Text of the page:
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Cool Runnings (1993) and Ghostbusters (1984)

Is Cool Runnings politically incorrect now? Someone told me it was. Then again, this was an academic, who is offended by everything.

Anyway, I hope I don't offend anyone by using Cool Runnings as an example. That movie shows everything I want to talk about, about film, on this hot, 4th of July. Not the casting or directing, the shots or music, or its representation, but the actual plot.

Four guys, who never pushed a bobsled before (like, never made a film before), decide to use their transferable talents in other fields, seek out a great coach, and seek investment from the community.

They don't join a network called "sledding people." If they had one though, how would they use it?

They put the team together before they have the money. Yes, they are amateurs, but they don't even know what the nature of the sled will be. (It's not an Arri Alexa, or Lamborghini, I can tell you that much.)

The other great film about filmmaking is Ghostbusters. Three academics lose their jobs, and that frees them so go for their dreams. They've never busted ghosts before, so they must innovate, create something new. (Like Warner Brothers with sound, early Disney with innovations in animation, Pixar with Toy Story.) Three of them are working on spec, investing their own time and money, and the fourth is an employee (they also have an admin employee, very important on film too.) But, the forth employee joins before they hit it big, and while he needs the money, he's not given a super great salary.

Making a film is like that. If you want to really be part of something innovative, you've got to put something into it before it gets great.

You can't be part of Napoleon Dynamite now. You had to join back when the writer, director, cinematographer had no imdb pages.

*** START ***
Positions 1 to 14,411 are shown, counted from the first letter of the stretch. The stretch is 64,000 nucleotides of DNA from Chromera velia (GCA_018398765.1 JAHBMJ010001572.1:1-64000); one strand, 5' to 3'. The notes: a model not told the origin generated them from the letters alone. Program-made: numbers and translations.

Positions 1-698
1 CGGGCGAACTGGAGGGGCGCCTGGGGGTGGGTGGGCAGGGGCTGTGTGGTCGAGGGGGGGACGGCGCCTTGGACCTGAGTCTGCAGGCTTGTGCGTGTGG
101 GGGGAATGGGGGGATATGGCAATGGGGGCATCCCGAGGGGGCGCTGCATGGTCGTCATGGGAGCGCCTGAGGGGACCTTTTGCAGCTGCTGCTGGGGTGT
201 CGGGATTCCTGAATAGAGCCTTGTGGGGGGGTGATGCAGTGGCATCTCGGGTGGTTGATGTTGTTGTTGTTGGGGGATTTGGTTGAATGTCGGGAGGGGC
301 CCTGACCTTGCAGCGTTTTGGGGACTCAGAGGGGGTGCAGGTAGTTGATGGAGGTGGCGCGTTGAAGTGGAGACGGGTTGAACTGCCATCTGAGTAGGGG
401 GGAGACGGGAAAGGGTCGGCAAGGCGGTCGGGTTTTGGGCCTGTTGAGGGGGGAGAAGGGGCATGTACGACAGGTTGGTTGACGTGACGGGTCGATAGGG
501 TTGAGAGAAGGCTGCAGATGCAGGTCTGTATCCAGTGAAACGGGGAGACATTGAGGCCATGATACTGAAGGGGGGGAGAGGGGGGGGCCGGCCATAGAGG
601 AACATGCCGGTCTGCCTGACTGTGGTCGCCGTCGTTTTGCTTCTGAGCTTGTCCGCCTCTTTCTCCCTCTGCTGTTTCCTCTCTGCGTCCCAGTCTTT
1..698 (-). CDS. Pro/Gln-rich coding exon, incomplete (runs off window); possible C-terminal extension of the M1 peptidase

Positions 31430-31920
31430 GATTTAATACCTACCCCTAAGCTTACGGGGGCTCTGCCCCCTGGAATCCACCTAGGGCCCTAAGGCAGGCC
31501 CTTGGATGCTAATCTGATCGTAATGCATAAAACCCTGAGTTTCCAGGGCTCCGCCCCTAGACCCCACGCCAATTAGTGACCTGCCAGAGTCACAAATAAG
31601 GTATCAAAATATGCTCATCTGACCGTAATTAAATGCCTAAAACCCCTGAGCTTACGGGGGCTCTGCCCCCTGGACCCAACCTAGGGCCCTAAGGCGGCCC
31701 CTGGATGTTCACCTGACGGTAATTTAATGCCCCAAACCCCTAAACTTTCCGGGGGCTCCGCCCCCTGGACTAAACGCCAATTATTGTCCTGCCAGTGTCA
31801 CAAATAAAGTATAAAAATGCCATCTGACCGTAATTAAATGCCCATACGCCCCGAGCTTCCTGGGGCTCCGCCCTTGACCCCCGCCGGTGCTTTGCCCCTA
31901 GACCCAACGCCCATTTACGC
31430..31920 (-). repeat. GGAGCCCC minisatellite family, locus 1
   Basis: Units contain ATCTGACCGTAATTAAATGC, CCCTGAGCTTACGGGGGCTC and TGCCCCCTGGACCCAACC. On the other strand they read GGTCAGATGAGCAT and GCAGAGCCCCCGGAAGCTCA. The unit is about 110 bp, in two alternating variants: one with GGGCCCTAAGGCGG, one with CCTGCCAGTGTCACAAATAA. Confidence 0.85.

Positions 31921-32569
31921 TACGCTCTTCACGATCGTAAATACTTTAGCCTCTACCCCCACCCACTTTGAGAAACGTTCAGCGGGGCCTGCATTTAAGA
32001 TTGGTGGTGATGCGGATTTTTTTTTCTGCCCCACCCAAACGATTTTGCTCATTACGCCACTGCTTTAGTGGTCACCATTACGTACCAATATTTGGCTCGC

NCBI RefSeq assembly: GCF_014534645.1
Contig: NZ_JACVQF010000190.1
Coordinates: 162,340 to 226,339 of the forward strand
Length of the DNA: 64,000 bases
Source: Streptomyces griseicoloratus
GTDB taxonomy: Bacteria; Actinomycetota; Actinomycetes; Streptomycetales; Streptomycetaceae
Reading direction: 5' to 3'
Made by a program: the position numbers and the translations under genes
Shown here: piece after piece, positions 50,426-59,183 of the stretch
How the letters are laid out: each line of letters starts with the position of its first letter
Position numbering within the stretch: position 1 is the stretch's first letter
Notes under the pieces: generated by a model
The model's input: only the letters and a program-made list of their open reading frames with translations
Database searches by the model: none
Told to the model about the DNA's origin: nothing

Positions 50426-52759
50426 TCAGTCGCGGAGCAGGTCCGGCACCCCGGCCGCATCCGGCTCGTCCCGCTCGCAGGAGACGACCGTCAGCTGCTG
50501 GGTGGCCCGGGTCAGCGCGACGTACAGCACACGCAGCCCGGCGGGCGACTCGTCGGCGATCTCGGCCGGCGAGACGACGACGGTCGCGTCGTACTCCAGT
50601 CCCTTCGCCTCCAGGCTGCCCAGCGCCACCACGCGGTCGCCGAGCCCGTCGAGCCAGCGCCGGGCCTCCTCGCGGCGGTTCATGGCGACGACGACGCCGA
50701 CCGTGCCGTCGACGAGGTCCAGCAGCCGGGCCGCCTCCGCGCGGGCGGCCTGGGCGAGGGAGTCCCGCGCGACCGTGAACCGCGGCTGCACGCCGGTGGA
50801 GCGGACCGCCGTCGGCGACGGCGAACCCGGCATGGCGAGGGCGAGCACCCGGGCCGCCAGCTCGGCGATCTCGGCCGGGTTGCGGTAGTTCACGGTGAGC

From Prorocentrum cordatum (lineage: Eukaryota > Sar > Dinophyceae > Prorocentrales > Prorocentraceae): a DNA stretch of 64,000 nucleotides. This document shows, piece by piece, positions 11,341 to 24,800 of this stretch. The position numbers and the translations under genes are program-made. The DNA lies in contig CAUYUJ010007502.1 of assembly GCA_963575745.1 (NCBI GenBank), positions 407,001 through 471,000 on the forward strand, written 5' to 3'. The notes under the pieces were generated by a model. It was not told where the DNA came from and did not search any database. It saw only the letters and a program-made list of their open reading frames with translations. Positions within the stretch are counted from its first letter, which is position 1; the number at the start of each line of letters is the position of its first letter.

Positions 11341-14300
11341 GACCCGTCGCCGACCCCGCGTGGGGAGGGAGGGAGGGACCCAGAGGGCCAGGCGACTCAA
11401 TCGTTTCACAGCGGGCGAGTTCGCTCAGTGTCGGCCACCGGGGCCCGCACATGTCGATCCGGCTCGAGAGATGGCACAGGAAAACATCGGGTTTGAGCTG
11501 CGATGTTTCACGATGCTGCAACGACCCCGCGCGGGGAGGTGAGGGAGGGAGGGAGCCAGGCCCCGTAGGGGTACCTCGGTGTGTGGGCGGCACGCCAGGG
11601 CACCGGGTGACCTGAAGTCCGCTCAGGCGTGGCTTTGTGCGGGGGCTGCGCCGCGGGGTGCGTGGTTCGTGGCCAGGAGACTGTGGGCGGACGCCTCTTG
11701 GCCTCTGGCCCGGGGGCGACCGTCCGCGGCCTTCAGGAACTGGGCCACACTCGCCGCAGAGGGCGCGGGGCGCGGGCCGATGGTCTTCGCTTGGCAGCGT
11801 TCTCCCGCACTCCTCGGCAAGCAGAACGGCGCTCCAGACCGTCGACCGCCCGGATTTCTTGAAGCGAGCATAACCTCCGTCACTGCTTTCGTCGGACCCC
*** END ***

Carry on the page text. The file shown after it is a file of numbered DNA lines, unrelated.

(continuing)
I've had clients ask for a screenwriter who has worked with celebrities. I've had screenwriters ask for an advance when they've never written a feature. I've seen people say they can't even make a microbudget film unless they have a-list cast.

Come on. Pele didn't have a-list footballers in his first pick-up games. Marie Curie didn't have a-list scientists when she learned chemistry. The greatest, most innovative people in history grew up in poverty or at best middle income. Einstein didn't even comb his hair, nor did Mark Twain.

Often, disaster is the best opportunity. For those of you who don't have time to make films because of your day jobs, great. However, I probably can't afford you.

Those who really need the film job, who are forced to try something new, they are the ones who are most likely to make a truly great film. Those small studios who haven't made a name for themselves will take that risk that we'll remember.

I think sequels often fail to be exciting because the filmmakers don't have to succeed. They don't have to innovate. When a "creative" stops being creative, they get boring.

If you're unemployed and hungry, you might just make those great innovations in sports, film, business, art, science, education or otherwise.